A signal processing circuit for an audio apparatus has a variable gain amplifier whose gain is varied in accordance with a gain controlling signal supplied thereto. The signal processing circuit comprises a gain setting section having a plurality of tables of input-output characteristics according to a level of loudness selected by a user. The characteristics being for the variable gain amplifier. A table selecting section selects a corresponding one of the plurality of input-output characteristics in accordance with the selected level of loudness. The table selecting section supplies the corresponding input-output characteristic to the variable gain amplifier so as to set the variable gain amplifier for a gain corresponding to the input-output characteristic.
Features and other objects of the invention will be more apparent from the description of the preferred embodiments with reference to the accompanying drawings in which:
FIG. 1A shows an embodiment of a compressor for an audio system according to the invention;
FIG. 1B shows an embodiment of a compressor having an A/D converter;
FIG. 2A shows a curve for relatively high loudness levels and FIG. 2B for relatively low loudness levels;
FIG. 3 shows an example of an input-output characteristic table for a limiter;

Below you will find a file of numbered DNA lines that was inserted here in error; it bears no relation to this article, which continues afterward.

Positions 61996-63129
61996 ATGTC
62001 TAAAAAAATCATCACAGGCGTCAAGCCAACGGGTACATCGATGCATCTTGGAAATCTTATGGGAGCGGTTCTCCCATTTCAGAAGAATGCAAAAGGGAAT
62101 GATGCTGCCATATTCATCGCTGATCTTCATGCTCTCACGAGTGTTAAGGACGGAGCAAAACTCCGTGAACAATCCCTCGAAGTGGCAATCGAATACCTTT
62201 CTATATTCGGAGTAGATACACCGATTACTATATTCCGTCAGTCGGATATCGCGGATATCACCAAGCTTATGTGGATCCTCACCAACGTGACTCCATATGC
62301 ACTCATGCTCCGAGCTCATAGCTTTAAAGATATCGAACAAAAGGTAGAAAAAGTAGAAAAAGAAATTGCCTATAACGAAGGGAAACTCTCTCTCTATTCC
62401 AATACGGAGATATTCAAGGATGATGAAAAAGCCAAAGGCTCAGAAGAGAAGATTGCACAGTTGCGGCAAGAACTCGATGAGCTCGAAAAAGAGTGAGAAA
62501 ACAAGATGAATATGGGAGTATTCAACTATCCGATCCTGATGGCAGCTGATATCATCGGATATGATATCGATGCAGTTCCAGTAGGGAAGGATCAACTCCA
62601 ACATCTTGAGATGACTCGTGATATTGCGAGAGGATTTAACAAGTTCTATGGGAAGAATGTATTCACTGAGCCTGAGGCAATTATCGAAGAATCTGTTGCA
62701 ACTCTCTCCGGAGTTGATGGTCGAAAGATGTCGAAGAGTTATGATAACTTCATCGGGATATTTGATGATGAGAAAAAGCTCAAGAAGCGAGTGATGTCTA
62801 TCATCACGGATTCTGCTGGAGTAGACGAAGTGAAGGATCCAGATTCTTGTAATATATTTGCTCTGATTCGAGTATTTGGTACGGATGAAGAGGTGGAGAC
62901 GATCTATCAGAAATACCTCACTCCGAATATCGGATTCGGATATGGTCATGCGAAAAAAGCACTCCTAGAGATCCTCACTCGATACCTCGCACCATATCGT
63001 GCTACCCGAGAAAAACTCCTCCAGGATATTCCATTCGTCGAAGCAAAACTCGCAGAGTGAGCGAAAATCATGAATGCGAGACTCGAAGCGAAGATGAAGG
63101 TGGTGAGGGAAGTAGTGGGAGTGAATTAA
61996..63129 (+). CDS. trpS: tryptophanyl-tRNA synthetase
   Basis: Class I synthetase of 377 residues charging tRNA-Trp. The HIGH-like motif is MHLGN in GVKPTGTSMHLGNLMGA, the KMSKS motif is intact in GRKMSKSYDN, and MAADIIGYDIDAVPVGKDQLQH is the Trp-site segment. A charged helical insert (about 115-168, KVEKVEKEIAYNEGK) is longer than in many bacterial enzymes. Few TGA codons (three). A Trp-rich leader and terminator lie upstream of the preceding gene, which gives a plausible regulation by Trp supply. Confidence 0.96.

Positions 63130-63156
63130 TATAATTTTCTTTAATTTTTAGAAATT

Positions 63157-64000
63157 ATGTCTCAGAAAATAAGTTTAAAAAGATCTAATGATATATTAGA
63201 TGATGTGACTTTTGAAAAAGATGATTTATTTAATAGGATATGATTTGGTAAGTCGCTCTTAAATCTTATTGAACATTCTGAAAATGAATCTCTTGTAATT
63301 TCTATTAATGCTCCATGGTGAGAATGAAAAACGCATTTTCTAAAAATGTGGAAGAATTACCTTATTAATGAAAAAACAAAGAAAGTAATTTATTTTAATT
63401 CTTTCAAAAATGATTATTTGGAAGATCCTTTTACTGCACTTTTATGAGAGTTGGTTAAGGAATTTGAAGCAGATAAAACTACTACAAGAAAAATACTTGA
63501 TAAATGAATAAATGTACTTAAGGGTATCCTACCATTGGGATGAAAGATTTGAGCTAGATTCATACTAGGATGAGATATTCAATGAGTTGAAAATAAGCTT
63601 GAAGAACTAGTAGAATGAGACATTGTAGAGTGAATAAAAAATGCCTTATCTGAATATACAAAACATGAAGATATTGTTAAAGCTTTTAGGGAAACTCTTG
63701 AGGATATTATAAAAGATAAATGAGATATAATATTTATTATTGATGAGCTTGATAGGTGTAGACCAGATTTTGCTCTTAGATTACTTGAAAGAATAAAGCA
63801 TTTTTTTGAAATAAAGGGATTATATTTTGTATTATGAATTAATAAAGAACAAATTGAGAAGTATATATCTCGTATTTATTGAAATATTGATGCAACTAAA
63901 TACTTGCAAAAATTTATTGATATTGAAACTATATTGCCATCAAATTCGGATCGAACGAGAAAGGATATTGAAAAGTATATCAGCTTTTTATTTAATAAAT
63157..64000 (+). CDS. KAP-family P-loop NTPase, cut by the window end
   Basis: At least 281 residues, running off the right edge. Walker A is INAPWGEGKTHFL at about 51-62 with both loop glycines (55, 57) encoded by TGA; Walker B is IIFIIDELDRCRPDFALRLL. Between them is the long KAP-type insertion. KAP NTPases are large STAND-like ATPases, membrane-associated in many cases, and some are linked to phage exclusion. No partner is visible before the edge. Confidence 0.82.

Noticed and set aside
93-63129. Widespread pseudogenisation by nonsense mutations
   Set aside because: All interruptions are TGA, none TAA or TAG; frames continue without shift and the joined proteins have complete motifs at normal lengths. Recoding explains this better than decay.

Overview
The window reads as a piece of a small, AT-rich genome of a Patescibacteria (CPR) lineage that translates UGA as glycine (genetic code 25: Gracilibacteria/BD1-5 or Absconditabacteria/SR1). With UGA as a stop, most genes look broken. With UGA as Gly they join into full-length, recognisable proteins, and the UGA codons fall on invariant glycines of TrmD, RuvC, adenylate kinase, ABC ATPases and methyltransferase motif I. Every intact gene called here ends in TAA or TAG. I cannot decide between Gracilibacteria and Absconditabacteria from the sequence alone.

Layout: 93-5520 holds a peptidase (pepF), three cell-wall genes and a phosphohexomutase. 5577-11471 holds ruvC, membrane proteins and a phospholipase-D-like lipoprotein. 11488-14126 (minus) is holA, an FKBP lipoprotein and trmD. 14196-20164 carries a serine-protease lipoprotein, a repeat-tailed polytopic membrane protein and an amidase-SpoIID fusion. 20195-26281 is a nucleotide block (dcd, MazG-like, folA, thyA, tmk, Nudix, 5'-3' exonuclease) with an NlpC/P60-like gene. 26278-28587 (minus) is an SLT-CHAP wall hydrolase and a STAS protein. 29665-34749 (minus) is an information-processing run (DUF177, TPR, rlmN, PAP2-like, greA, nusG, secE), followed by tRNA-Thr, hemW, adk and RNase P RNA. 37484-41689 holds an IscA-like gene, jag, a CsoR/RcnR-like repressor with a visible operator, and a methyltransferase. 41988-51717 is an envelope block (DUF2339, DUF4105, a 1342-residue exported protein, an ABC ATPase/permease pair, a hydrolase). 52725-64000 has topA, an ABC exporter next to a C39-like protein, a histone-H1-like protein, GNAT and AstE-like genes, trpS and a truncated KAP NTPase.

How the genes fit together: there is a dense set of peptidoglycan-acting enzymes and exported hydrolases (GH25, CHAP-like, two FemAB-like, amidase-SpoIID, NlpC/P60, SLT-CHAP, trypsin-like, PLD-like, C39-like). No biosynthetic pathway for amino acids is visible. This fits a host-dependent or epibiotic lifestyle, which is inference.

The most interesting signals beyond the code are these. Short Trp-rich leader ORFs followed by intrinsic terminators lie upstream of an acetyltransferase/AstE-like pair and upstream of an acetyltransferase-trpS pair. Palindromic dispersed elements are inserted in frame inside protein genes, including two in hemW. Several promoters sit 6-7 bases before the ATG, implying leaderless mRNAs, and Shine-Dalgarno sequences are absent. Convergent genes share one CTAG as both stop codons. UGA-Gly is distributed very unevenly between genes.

FIG. 4 shows an example of an input-output characteristic table for an expander;
FIG. 5 shows a compressor used in a conventional audio system; and
FIG. 6 shows an example of an input-output characteristic of a conventional audio system.
An embodiment of the invention will now be described with reference to the drawings. FIG. 1A shows an embodiment of a compressor 10 for an audio system according to the invention. In the figure, a variable gain amplifier 1 is an amplifier whose gain may be controllably varied with a gain controlling signal. The variable gain amplifier 1 is in a signal line 2. An input signal level detector 3 detects the level of an input signal to the variable gain amplifier 1 and sends the detection result to a gain setting section 4. The gain setting section 4 has two input-output characteristic tables 41 and 42 as shown in FIG. 2A and FIG. 2B, respectively. The respective tables 41 and 42 are provided for predetermined speaker output settings, respectively, so that a characteristic curve suitable for optimum compression is selected for a given range of speaker output setting.